Dickens never ages. In spectacular fashion, his fiction is timeless and stellar. It’s been a while since I indulged in Dickensian splendour but none of its glory had faded and I delighted in every moment of the language and colour of this awesome tale.
“Heaven knows we need never be ashamed of our tears, for they are rain upon the blinding dust of earth, overlaying our hard hearts. I was better after I had cried than before, – more sorry, more aware of my own ingratitude, more gentle.”
Great Expectations is filled with these types of divine insights. About weakness:
“So, throughout life, our worst weaknesses and meannesses are usually committed for the sake of the people whom we most despise.”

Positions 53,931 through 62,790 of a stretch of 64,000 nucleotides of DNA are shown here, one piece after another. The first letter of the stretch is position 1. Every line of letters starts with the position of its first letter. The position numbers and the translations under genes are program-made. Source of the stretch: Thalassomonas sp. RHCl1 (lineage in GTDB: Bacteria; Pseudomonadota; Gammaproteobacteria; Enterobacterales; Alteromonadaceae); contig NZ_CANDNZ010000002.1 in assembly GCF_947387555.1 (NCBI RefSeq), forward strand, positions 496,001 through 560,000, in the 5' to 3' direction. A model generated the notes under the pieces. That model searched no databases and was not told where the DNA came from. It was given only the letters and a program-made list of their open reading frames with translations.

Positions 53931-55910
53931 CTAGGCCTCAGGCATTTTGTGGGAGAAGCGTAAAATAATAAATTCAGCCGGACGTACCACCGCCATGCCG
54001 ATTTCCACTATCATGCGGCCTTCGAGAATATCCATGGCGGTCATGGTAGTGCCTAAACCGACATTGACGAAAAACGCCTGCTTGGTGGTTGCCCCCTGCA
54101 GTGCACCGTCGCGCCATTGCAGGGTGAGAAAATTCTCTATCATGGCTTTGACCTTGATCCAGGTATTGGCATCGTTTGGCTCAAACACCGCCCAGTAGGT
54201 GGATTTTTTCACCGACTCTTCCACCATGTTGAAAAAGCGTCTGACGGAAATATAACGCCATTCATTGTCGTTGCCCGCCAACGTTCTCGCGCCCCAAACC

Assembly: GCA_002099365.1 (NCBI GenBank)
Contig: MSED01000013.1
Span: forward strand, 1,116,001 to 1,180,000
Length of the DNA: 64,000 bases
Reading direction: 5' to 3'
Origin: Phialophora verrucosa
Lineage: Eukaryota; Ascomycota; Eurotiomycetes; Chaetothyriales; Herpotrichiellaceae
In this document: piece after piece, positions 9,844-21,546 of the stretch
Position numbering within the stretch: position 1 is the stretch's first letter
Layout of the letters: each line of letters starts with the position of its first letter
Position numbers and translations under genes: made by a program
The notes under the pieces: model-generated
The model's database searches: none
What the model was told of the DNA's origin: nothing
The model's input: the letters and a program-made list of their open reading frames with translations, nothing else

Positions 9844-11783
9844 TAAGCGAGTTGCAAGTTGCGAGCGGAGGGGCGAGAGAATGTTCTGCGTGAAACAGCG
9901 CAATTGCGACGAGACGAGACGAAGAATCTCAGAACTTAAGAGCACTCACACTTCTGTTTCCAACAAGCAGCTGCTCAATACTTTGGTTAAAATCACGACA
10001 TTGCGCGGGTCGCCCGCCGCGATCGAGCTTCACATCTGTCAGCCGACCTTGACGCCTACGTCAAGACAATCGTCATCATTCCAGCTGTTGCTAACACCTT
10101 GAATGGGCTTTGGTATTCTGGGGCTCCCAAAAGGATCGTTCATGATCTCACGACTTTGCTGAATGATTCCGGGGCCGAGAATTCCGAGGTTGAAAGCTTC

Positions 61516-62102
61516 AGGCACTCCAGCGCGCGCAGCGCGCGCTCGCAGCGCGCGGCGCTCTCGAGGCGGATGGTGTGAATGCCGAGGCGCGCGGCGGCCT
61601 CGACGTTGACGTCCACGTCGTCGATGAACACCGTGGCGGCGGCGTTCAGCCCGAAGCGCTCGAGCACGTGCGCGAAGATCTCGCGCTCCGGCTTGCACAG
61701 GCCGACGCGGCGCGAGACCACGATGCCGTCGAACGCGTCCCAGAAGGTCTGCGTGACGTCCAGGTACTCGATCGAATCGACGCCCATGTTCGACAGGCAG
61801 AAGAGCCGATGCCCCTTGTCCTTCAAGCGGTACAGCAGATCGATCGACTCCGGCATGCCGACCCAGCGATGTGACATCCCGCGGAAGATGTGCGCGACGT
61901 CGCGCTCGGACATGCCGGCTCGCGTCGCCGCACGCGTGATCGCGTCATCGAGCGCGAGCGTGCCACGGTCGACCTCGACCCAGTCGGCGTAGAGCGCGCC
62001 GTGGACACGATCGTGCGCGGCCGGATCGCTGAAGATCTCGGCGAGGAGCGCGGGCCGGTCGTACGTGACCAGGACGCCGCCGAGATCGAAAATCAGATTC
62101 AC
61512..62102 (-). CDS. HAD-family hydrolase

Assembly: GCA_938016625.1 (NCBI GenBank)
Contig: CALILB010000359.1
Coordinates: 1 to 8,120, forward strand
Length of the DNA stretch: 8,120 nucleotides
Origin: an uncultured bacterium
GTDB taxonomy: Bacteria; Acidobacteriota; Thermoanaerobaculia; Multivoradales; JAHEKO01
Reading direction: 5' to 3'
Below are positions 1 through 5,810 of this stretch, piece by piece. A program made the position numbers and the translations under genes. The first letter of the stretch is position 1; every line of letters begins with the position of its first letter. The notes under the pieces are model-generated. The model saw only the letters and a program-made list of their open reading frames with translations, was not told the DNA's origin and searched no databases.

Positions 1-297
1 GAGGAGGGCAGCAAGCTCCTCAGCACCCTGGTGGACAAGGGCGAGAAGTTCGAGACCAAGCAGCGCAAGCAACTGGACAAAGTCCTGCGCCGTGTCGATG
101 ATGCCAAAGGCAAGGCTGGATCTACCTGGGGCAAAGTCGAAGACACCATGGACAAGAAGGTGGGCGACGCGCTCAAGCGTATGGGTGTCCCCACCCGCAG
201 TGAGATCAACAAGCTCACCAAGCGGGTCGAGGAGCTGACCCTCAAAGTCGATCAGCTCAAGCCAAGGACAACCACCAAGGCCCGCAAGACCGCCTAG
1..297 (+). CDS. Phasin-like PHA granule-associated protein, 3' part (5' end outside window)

“I’ll tell you,” said she, in the same hurried passionate whisper, “what real love is. It is blind devotion, unquestioning self-humiliation, utter submission, trust and belief against yourself and against the whole world, giving up your whole heart and soul to the smitter – as I did!”
And about expectations:
“As I had grown accustomed to my expectations, I had insensibly begun to notice their effect upon myself and those around me. Their influence on my own character I disguised from my recognition as much as possible, but I knew very well that it was not all good.”
It is this exploration of man’s essence that classifies Dickens as one of the great canonical writers of our world, his ability to flesh out characters, expose them and toy with the readers’ own sensibilities through his story-telling that defines him as brilliant.
I had forgotten so much about Dickens’ magic, and revisiting Great Expectations has brought some of this back to me. Not sure which Dickens I will be revelling in next, but whatever it is, I know I won’t be disappointed!